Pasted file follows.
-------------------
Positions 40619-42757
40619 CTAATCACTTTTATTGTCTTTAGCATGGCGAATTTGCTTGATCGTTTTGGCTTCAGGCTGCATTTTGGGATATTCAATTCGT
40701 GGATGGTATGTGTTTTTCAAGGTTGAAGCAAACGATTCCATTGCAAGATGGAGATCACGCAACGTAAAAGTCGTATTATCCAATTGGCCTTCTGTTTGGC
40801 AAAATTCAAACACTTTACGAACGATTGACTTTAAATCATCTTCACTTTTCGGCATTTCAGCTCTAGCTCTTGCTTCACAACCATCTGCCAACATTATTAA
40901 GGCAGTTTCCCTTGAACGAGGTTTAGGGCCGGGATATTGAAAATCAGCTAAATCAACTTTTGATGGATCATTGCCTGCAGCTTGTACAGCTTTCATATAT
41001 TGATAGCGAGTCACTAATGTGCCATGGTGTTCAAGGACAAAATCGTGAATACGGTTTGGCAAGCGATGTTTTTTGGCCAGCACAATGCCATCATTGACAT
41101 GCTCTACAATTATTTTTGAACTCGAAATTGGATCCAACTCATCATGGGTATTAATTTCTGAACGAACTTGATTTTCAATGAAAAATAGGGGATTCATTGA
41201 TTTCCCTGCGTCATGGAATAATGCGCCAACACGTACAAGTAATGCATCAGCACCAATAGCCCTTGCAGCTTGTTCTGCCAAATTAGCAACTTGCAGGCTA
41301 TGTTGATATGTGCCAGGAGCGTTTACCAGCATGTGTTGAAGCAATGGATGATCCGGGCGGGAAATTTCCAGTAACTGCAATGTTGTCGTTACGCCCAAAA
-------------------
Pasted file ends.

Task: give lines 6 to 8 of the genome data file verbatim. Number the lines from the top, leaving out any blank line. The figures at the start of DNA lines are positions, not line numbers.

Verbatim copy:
41001 TGATAGCGAGTCACTAATGTGCCATGGTGTTCAAGGACAAAATCGTGAATACGGTTTGGCAAGCGATGTTTTTTGGCCAGCACAATGCCATCATTGACAT
41101 GCTCTACAATTATTTTTGAACTCGAAATTGGATCCAACTCATCATGGGTATTAATTTCTGAACGAACTTGATTTTCAATGAAAAATAGGGGATTCATTGA
41201 TTTCCCTGCGTCATGGAATAATGCGCCAACACGTACAAGTAATGCATCAGCACCAATAGCCCTTGCAGCTTGTTCTGCCAAATTAGCAACTTGCAGGCTA